Is Alexa’s voice of the dead a healthy way to grieve a loved one?

By Riya Anne Polcastro

Amazon’s Alexa is getting an update that may soothe some grieving souls while making others’ skin crawl. The AI enhancement will enable the device to replicate a deceased loved one’s voice from less than a minute of recording, allowing users the opportunity to connect with memories in a much more extensive manner than simply listening to old voicemail messages or recordings might provide.

Still, there are reasonable concerns regarding how this technology could impact unprocessed emotions or even be used for unscrupulous purposes.

The ‘why’ behind the new AI

Rohit Prasad, senior vice president and head scientist for Alexa, told attendees at this year’s Amazon re:MARS conference  that while AI cannot take away the grief that comes from losing a loved one, it can help keep the memories around by providing a connection with their voice. A video played at the conference featured a child asking Alexa to have his grandmother – who had already died – read a book. The device obliged and read from “The Wonderful Wizard of Oz” in the grandmother’s voice. It was able to do so by analyzing a short clip of her voice and creating an AI version of it.

At the conference, Prasad mentioned “the companionship relationship” people have with their Alexa devices:

“Human attributes like empathy and affect are key to building trust,” he said. “These attributes have become even more important in these times of the ongoing pandemic, when so many of us have lost someone we love.” By giving the voice those same attributes, his plan is for the voice to be able to connect with people in a way that helps maintain their memories long after their loved one is gone.

What does the research say?

While it’s yet to be proven whether an AI facsimile of a loved one’s voice has the potential to assist in the grieving process, there’s hope there could be a real benefit to the application. Research into how hearing a mother’s voice can ease stress among schoolchildren suggests the potential is there.

Leslie Seltzer, a biological anthropologist at the University of Wisconsin–Madison, determined that talking to Mom on the phone can have the same calming effects as receiving in-person comfort—which included hugs. In a follow-up study that demonstrated the same effects don’t hold for students conversing with their mothers through instant messages, the researcher explained that speaking with someone trustworthy has the power to reduce cortisol and increase oxytocin.

There is, however, a fundamental difference between talking to a living relative on the phone and interacting with an AI imitation of someone who is gone. Anecdotal evidence of friends and family listening to old recordings of their loved ones suggests that what is healing for some may be devastating for others. While some people report that listening to old voicemails, for example, help them reconnect and process their grief, others have said it made the pain worse.

What about the experts?

Dianne Gray, a certified grief specialist, also pointed out it could go either way. She explained the Alexa feature could “be immensely helpful or, conversely, act as a trigger that brings grief back up to the surface.”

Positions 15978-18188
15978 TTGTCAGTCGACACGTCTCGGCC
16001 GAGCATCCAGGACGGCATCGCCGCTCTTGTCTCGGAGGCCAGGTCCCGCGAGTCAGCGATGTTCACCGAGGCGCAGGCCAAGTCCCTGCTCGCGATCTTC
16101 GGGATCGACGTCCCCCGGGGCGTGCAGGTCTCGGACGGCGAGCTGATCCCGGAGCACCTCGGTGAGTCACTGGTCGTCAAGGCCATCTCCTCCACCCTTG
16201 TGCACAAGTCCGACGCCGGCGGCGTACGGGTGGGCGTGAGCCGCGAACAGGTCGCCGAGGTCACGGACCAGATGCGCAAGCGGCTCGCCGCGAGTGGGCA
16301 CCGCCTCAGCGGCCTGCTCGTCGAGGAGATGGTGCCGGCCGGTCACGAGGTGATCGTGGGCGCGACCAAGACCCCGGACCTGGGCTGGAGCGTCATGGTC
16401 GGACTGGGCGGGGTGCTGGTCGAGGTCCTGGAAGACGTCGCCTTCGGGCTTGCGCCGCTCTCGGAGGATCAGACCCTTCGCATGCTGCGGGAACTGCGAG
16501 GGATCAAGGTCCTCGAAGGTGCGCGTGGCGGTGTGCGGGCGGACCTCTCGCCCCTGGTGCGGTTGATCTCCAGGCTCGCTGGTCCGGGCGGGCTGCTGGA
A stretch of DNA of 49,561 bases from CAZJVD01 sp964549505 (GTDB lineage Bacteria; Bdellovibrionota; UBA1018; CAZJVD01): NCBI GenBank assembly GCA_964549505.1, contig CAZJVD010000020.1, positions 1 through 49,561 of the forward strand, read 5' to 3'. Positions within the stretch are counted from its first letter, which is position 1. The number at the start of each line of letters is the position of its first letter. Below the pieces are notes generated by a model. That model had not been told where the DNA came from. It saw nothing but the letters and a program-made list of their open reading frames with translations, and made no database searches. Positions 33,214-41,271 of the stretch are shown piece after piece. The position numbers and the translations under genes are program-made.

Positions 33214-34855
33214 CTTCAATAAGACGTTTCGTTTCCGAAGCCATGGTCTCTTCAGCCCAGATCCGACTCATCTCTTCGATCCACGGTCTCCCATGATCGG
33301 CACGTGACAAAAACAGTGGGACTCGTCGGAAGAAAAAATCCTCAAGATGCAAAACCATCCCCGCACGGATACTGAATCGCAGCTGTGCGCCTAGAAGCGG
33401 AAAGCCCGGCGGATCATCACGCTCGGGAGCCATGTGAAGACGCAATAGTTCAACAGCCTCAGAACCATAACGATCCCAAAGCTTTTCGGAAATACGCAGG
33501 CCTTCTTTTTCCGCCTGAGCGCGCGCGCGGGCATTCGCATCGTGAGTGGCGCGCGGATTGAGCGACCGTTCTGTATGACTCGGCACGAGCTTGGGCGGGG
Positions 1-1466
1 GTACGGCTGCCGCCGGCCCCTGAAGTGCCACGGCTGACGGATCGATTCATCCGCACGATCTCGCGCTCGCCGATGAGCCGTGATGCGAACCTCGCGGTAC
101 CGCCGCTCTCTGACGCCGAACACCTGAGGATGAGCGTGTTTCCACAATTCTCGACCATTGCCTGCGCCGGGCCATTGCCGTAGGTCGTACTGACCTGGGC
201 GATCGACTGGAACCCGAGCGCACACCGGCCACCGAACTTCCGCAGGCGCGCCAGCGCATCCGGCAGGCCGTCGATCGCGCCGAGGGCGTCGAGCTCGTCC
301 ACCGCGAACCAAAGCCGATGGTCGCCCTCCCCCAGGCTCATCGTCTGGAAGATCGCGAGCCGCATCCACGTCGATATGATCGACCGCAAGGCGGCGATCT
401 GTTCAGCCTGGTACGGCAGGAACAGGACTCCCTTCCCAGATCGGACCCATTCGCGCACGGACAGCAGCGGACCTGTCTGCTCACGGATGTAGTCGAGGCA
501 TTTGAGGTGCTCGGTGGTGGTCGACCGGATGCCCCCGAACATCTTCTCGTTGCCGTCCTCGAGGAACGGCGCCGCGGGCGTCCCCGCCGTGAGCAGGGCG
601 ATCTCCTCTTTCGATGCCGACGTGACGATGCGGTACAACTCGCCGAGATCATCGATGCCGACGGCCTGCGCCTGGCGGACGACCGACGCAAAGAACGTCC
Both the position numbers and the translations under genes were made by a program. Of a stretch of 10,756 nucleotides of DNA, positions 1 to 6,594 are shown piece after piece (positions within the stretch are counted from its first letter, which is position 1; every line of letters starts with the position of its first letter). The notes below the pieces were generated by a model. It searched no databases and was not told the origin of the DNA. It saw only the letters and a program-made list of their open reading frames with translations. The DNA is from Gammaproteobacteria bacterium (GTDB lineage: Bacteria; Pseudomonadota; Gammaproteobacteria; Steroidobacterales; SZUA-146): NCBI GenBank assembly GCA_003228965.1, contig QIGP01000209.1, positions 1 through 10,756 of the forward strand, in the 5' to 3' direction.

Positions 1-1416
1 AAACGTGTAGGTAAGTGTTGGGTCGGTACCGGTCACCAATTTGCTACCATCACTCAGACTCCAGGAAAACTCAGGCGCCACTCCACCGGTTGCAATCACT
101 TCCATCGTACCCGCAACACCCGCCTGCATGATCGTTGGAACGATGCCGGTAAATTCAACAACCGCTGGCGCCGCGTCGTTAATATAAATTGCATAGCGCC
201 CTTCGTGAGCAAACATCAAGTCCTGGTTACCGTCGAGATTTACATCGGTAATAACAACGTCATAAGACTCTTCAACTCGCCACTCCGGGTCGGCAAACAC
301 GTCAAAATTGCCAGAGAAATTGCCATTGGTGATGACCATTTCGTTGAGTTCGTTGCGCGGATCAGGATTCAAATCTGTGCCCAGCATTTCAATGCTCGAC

She suggested regardless of the situation, the mourner should be in a safe space that will allow them enough time and support to work through any unexpected emotions that come up.

Likewise, Holly Zell, a licensed clinical professional counselor intern specializing in death and grief, agreed:

“Every person’s grief experience is unique, and each grief experience a person has across their life is unique,” she said. “What might be helpful in one situation might feel distressing or harmful in another.”

Zell is concerned the AI could interfere with the grieving process, particularly with the example given at the conference of a child listening to their grandmother read a story.

“One of the most challenging and also important aspects of grief is acceptance, which involves acknowledging that the death has happened and that certain things change in relationships after death,” she said. “It can be healthy to have a sense of a ‘continued’ relationship after death, but this is not meant to be in conflict with acceptance.”

Zell instead encourages having loved ones record messages before they pass. Those messages can also provide that connection that can be so crucial, Gray explained.

“This connection via sound can continue long after the loved one has died,” she said. “A common fear of the bereaved is that they will forget what a loved one’s voice sounded like.”

She’s hopeful that by hearing the voice of the deceased without their physical body, the feature can help people navigate acceptance.

“Research will be interesting on this topic.”

Additionally, Gray sees potential benefit for seniors with low vision who may find it easier to use the 100% voice-activated device than if they were trying to pull up recordings on their phones.

That doesn’t mean the AI is risk-free, she explained.

“What if there are things left unsaid, disharmony or abuse between the voice on the Alexa device and the beloved? What if the message on the Alexa device is not as kind, gentle or loving as it should or could be?”

Gray pointed to the unfortunate reality that people often die with close relationships still in tatters—and that their voice could have a negative impact on survivors.

Zell said she also remains unconvinced at this point.

“I’m sure there are people who will find this comforting or helpful. I personally and professionally feel skeptical of this as a useful tool, and would strongly encourage people to find their own meaningful ways to include their lost loved ones into their lives through photos, stories, videos/recordings and other experiences.”

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